Adolescence can be a challenging and transitional phase for young people and their families. As young people search for their identity, independence, and a sense of belonging, they may encounter many conflicts, both within themselves and with the society around them.
Their search for identity and autonomy may challenge previous family roles and lead to tensions and conflicts that cause adolescents additional stress.
At the same time, mental health problems within the family can cause difficult feelings like powerlessness, guilt, or frustration.
Sometimes family dynamics can help to sustain a young person’s mental health problems, even when family members have the best intentions.
Equally, unresolved conflicts or unhealthy relationships can make a young person’s recovery journey more difficult or cause them to relapse after the end of a program.
That’s why involving families in adolescent recovery programs is so important. Family therapy, parental interventions, and other approaches can support families to address behaviours, habits, or conflicts that may be sustaining a young person’s mental health concerns.
They can also help families identify and change their family’s structure and hierarchies to build a stable base that promotes healthy and supportive behaviours.
This blog outlines some of the main benefits of family therapy and explains why it is so important for a young person’s recovery journey.
It also looks into some of the different evidence-based types of family interventions that are proven to effectively treat mental health disorders and help teenagers and adolescents reclaim fulfilling lives.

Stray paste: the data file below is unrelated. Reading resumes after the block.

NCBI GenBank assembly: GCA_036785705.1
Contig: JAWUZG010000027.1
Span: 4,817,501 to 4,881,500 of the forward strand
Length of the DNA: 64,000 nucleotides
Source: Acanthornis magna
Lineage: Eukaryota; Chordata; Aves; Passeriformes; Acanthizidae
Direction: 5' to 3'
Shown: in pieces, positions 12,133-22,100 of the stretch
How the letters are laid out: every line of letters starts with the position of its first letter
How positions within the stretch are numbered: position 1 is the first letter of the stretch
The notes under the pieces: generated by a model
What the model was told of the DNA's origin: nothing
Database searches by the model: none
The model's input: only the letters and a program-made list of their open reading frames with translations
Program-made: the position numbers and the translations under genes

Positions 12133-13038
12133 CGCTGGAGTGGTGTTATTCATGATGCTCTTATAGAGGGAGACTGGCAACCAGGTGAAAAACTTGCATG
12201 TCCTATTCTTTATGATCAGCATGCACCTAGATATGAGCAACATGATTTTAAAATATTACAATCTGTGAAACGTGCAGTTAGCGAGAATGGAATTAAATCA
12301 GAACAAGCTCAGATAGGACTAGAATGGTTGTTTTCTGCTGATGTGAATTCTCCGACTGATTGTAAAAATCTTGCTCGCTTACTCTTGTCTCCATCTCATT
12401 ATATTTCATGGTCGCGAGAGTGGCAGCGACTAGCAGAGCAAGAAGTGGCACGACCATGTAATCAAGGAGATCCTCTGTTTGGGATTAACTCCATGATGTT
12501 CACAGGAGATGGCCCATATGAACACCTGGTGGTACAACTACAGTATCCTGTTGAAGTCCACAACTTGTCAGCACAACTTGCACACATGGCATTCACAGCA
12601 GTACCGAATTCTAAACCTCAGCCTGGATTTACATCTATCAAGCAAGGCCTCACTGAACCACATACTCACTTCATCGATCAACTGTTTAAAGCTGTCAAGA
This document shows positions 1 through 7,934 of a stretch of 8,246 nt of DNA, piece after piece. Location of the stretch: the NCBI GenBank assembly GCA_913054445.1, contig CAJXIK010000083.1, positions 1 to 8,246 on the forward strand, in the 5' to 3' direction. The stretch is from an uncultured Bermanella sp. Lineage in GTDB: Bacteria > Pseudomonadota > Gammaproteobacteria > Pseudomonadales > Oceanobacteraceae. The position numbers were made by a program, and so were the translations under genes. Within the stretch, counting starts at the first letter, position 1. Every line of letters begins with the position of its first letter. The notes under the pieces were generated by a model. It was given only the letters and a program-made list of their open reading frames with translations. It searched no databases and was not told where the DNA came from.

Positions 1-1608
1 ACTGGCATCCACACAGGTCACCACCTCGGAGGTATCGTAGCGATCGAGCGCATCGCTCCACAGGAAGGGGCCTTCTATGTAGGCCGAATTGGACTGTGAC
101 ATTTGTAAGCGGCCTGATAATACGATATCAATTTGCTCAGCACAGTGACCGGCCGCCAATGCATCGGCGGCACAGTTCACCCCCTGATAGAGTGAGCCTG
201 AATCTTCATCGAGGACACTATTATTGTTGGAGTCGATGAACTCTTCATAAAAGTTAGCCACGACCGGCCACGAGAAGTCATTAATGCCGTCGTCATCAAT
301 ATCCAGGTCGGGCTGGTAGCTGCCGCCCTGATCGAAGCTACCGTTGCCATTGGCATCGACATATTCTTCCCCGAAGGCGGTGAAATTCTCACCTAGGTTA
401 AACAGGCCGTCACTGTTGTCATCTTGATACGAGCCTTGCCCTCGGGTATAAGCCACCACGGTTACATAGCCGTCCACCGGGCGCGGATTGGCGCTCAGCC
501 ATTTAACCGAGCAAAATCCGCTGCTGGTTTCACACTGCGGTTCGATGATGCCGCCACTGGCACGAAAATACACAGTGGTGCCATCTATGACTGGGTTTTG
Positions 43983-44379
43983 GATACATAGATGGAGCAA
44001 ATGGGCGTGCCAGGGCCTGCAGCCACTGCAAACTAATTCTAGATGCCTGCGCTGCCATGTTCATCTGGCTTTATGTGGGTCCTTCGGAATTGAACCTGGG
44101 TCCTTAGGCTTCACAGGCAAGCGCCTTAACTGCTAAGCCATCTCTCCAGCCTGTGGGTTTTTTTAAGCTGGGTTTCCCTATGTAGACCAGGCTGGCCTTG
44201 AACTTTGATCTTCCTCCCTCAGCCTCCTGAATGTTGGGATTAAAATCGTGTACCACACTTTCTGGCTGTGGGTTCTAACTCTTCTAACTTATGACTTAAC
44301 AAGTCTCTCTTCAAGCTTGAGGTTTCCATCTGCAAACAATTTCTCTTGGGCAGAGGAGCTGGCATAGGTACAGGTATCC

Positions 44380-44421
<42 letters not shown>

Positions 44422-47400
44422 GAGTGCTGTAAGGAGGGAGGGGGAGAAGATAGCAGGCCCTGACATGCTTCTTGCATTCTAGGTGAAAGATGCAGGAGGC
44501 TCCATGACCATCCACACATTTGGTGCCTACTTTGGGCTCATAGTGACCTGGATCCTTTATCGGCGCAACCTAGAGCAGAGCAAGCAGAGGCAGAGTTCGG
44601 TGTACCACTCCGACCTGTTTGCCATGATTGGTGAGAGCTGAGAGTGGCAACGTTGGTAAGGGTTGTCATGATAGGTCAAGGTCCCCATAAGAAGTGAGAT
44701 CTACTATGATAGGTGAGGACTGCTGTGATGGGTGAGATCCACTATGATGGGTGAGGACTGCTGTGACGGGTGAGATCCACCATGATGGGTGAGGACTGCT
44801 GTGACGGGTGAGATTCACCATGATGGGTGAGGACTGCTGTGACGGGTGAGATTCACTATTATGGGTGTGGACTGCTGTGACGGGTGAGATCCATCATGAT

Why Is Family Important for a Young Person’s Recovery?
Family members usually constitute a young person’s closest and most important relationships. Supportive families with healthy dynamics can provide the care, encouragement, and boundaries that young people need to get through difficult times and maintain healthy behaviours.
On the other hand, a lack of communication, conflict, or unhealthy power dynamics can cause anxiety, stress, isolation, and low self-esteem. Parents can also set good – or bad – examples for their children through their own behaviours.
It’s important to remember that family dynamics can act as barriers to a young person’s recovery even when parents and other family members have good intentions and act out of care.
That’s why external and professional help is so important. Trained therapists can support parents in understanding which behavioural patterns may be harmful and teach them skills and strategies to find better solutions.
Providing Care and Support
During outpatient treatment – or when a young person has left a residential program – young people will still face challenges and more difficult times.
They need to have care and support to help them navigate these situations without falling back onto unhelpful coping mechanisms or harmful thought and behavioural patterns.
Family therapy can teach parents and other family members how to best support a young person and how to create a nurturing home environment where young people feel safe and secure.
Responding to Anger and Conflict
Young people recovering from personality disorders or conduct disorders may sometimes act angrily towards family members or other people.